'Magic Mike' Is More Soderbergh Than Lap Dance
Many who go to see Magic Mike, the long-awaited "Channing Tatum stripper movie," will be disappointed. While the film serves up plenty of eye candy, the best of which features Tatum schooling co-stars Alex Pettyfer, Matt Bomer and Joe Manganiello on how to turn up the heat with a sizzling combination of quasi-acrobatic dance moves and the removal of improbable costuming, there is still a lot of story squeezed in — story that may seem too sincere and incongruous, given one's expectations. The trailer and promos for Magic Mike smartly, but in hindsight rather cheaply, made the film seem like a bacchanalian black comedy proudly aware of itself as a gift, long overdue, to admirers of gyrating six packs and sideways-cocked butt chins. Don't get me wrong: Magic Mike is still that gift, but its actual proportions are dwarfed by the oversized promotional package, stuffed with empty promises, that commanded our attention in the first place.
Magic Mike is directed by Steven Soderbergh, the creative risk-taker behind films as thematically diverse as Ocean's Eleven, Contagion and Haywire. Soderbergh brings his signature light-footed and confidently limited point of view to Mike, providing natural, seemingly improvised dialogue (which Tatum has a knack for); a multi-angle look on a single fixed subject; and a sepia-toned, indie-documentary-esque glow that now, in the age of Instagram, seems to inspire less than it once could. The overall effect of Soderbergh's vision is, I think, positive — he has a genius for creating a world, establishing its rules and introducing its habitants in a way that carefully avoids, or at least hides, dumb-downed exposition. But, as an expert shower vs. teller, Soderbergh can often show so demonstrably that it feels like telling, as in one scene in which a loan officer rejects Mike's application, despite the piles of cash he offers for collateral. We are meant to understand that the straight path to a clean life is unfairly blocked for those who earn their living in society's unscrupulous underbelly, but I have my doubts about that.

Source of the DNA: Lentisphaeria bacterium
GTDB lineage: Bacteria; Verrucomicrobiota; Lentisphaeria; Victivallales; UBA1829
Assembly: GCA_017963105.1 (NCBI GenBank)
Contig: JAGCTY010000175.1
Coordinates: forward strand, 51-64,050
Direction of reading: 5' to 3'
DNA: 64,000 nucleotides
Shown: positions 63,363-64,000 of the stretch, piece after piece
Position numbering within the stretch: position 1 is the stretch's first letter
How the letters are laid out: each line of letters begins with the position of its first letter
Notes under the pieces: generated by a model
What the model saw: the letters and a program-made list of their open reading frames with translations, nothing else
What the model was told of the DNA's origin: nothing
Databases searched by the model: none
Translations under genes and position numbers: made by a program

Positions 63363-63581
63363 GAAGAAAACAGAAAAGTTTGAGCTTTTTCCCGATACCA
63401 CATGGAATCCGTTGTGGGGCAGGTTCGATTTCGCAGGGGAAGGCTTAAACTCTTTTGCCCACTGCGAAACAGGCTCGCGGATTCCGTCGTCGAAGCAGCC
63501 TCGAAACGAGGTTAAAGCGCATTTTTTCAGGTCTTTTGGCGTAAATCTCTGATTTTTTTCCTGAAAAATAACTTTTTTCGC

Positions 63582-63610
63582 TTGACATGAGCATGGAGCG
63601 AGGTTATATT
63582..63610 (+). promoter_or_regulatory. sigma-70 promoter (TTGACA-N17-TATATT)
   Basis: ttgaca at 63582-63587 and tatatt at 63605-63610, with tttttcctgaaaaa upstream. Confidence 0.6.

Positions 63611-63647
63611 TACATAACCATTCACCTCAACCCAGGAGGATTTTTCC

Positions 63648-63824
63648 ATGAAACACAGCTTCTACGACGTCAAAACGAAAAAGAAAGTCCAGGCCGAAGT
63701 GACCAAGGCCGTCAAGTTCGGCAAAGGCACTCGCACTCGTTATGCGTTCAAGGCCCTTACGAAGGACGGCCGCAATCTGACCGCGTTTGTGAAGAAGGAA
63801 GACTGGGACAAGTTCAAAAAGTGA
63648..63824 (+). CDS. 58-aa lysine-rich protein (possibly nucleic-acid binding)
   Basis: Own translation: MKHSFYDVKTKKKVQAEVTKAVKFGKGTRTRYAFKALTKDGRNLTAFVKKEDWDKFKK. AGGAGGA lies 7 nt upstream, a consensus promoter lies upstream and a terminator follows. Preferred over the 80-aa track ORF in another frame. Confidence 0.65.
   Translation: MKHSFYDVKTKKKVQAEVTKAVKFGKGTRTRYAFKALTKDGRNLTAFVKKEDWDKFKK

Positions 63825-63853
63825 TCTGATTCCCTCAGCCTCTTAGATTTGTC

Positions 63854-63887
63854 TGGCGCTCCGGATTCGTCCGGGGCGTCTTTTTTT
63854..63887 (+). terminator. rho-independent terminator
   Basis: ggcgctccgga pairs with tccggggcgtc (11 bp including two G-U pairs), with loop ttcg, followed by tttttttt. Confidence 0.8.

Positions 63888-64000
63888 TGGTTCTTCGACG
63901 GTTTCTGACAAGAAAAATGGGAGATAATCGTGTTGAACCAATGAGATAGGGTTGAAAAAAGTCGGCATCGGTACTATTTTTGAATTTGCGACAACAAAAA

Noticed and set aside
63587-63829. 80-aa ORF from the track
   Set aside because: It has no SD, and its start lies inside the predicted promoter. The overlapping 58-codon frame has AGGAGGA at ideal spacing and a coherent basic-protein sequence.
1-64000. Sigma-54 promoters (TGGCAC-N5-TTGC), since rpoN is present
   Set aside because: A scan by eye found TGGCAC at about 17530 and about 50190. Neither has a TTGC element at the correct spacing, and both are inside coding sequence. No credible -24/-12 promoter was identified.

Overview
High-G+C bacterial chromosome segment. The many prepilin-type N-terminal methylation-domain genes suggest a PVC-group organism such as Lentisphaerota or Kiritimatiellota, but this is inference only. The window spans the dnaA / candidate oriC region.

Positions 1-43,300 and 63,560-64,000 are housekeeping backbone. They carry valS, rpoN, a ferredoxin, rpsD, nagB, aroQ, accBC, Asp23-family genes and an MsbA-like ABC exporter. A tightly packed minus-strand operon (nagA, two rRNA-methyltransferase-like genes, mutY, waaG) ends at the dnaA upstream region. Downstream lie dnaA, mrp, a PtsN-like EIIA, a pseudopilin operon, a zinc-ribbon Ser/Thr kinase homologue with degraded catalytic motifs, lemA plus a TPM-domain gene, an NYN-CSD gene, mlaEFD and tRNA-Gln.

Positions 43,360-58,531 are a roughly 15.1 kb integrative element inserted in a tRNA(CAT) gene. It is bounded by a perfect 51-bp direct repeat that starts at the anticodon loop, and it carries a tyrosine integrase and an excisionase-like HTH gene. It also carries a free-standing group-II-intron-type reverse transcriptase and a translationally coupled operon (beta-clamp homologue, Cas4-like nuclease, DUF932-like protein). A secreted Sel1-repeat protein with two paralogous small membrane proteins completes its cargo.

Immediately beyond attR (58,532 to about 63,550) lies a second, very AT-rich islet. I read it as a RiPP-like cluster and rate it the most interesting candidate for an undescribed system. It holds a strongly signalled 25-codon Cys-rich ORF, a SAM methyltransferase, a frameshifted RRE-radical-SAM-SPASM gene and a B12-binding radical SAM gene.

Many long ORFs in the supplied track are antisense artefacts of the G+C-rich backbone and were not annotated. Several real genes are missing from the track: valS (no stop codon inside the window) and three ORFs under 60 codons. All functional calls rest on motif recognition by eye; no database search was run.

In the casting department, the choice to have Matthew McConaughey play Dallas, the megamaniacal kingpin of Tampa's exotic entertainment scene, was a no-brainer, but McConaughey surpasses high expectations and delivers a compelling performance. Lately channeling his bare-chested, bongo-banging public persona into smaller, more fascinating roles, McConaughey is at the top of his game playing a street-smart fool. Often, when Magic Mike seems as if it's going to sink irretrievably into a sad slump, McConaughey shows up, jumper cables sparking, to bring things back to life.
As both a love story and an exploration of a bizarre American subculture (think Darren Aronofsky, who has done similar work with The Wrestler and Black Swan), Magic Mike makes agreeable attempts to avoid cliché — resulting, at times, in a legible coldness toward the idea of meaningful human attachment. There is a sub-plot, involving a convincing Olivia Munn, that foretells betrayal on the horizon of otherwise unique satisfying adult relationships. And for Tatum's character, there is an emotional climax that brings up a quintessentially American problem: the question of occupation versus identity. It's more than a little heartbreaking to watch Tatum's uneducated, thirtysomething former pretty boy stutter through an explanation — "I'm not who I am…. I mean, I'm not what I do…" — that, quite frankly, he doesn't have. Juxtapose that with scenes, however, of him baring his finely sculpted rear end, and you've got to admit: it's also pretty satisfying.